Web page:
"Q" Is for Quarry
First edition cover of the book "Q" Is for Quarry by Sue Grafton
|Publisher||G. P. Putnam's Sons|
|Media type||Print (hardcover)|
|Pages||285 pp (first edition)|
|LC Class||PS3557.R13 Q15 2002|
|Preceded by||"P" Is for Peril|
|Followed by||"R" Is for Ricochet|
Though the book is a work of fiction, it is based on an unsolved homicide that occurred in Santa Barbara County, California in August 1969. A Jane Doe victim had been dumped near a quarry in Lompoc, California, and never identified. At a dinner party, Sue Grafton had a conversation with Dr. Robert Failing, who mentioned the case. He is the forensic pathologist who worked for the Coroner's Office which had retained her maxilla and mandible. The victim was never identified, and never associated with any known missing person's case. It was hoped that the additional publicity generated by the book (along with the facial reconstruction done, funded by Grafton), would help turn up additional leads, but so far, unsuccessfully. The Santa Barbara County Sheriff's Office is still hoping to find additional leads, and has the images of the facial reconstruction on their page.
- Shafner, Rhonda (October 31, 2002). "Sue Grafton turns to crime; Real murder inspires author's 17th alphabet-series mystery". Milwaukee Journal Sentinel.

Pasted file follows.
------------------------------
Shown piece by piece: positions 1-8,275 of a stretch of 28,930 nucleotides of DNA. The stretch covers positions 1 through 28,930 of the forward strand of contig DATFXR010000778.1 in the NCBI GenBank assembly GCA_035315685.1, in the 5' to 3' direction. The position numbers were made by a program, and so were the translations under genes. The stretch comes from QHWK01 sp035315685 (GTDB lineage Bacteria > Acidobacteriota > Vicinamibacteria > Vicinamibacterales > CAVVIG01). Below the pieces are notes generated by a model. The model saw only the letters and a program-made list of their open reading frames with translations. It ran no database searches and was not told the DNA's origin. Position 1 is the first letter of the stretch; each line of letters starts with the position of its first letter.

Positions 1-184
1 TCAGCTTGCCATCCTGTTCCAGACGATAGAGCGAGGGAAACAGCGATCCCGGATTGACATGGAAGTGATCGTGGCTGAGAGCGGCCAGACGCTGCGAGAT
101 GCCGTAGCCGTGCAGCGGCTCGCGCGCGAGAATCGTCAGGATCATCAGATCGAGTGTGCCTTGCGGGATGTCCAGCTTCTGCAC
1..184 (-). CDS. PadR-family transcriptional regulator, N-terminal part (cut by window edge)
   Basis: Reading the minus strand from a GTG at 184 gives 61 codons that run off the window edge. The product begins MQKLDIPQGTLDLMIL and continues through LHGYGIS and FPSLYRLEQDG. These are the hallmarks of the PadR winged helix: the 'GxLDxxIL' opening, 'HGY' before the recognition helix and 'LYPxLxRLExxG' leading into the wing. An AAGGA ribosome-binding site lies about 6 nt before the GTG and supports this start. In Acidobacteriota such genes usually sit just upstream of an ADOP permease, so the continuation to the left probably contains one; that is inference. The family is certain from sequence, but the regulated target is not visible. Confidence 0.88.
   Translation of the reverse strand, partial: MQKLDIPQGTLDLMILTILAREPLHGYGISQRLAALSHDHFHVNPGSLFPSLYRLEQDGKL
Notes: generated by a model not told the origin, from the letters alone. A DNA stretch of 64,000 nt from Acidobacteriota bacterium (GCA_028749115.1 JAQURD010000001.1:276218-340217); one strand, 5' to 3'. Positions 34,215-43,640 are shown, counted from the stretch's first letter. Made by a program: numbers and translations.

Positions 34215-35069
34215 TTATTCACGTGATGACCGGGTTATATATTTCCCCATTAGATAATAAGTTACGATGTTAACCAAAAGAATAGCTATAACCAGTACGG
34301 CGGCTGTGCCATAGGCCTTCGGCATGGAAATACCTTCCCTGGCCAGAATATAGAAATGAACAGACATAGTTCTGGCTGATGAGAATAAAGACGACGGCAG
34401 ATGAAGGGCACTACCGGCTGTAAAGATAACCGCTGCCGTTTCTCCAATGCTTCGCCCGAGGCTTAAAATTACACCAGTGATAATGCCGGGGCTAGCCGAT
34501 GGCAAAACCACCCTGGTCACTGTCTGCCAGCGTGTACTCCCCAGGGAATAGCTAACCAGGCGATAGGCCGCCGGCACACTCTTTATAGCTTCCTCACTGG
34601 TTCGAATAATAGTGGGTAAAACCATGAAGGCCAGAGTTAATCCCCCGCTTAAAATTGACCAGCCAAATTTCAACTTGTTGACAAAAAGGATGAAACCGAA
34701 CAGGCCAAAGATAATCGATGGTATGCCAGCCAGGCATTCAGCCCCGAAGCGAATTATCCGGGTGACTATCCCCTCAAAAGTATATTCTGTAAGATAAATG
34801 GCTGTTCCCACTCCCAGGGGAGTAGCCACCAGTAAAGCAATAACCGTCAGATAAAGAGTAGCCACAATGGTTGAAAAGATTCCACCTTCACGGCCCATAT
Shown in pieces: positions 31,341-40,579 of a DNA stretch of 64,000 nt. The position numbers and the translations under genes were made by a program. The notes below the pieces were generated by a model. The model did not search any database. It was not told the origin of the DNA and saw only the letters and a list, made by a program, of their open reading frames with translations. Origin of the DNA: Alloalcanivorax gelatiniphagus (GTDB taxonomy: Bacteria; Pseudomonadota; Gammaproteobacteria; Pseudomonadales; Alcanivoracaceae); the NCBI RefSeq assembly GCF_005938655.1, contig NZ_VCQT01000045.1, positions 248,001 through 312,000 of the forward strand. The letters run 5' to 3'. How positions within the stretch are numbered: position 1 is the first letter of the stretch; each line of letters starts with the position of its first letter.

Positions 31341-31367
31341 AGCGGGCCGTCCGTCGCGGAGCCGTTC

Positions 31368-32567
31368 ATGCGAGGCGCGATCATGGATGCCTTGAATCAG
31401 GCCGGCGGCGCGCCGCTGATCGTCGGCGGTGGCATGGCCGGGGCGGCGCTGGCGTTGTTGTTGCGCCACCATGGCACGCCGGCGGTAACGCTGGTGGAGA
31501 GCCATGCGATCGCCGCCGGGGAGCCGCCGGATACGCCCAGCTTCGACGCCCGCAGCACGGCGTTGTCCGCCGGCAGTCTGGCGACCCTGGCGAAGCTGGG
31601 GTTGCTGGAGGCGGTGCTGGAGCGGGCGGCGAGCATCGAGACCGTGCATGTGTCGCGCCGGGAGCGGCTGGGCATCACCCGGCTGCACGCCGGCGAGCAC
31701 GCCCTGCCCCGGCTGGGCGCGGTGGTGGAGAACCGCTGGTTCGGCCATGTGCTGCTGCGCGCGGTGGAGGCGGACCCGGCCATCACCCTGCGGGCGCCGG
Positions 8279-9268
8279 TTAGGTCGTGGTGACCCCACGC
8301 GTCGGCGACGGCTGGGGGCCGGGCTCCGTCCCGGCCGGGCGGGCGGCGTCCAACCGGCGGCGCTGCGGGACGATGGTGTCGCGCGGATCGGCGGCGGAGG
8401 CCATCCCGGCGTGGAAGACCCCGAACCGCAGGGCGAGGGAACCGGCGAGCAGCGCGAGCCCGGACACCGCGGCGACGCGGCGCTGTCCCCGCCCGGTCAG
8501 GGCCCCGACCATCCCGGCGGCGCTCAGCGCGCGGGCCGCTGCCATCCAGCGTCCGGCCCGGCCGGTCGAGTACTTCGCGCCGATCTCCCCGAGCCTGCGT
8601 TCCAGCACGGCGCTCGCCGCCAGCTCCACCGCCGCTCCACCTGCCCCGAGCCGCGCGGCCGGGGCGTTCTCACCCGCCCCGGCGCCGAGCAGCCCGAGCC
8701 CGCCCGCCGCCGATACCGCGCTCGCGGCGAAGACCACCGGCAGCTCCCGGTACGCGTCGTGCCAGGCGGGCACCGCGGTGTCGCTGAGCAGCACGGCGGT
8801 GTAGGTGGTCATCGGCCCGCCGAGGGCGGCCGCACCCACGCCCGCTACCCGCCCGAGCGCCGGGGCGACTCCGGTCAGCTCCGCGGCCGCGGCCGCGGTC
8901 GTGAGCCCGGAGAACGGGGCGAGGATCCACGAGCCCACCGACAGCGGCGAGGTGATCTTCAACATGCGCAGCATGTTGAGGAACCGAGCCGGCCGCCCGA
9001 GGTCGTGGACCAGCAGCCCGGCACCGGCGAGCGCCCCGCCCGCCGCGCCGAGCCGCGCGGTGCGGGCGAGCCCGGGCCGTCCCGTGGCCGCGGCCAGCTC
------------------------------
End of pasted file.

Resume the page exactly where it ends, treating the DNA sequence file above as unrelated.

- Enger, Jeremy (October 21, 2002). "Best Bets". Austin American-Statesman.
'Q is for Quarry,' 'R' is for reading, 'S' is for signing. The only writers who might get more mileage out of the alphabet than Sue Grafton are the ones working for Sesame Street.
- "For mystery writer, S is for success". St. Petersburg Times. November 11, 2002.
- Gulbransen, Susan (September 1, 2002). "Racing Time: Alphabet author Sue Grafton counts down to Zero". Book. Retrieved December 19, 2011.
- Brantingham, Barney (July 21, 2011). "Who Was Jane Doe? True Life Subject of Sue Grafton's Q Is for Quarry Still a Mystery". Santa Barbara Independent. Retrieved November 27, 2011.
- "Information Needed, "Jane Doe" Homicide". Santa Barbara County Sheriff's Department. Retrieved November 27, 2011.
|This article about a mystery novel of the 2000s is a stub. You can help Wikipedia by expanding it.
See guidelines for writing about novels. Further suggestions might be found on the article's talk page.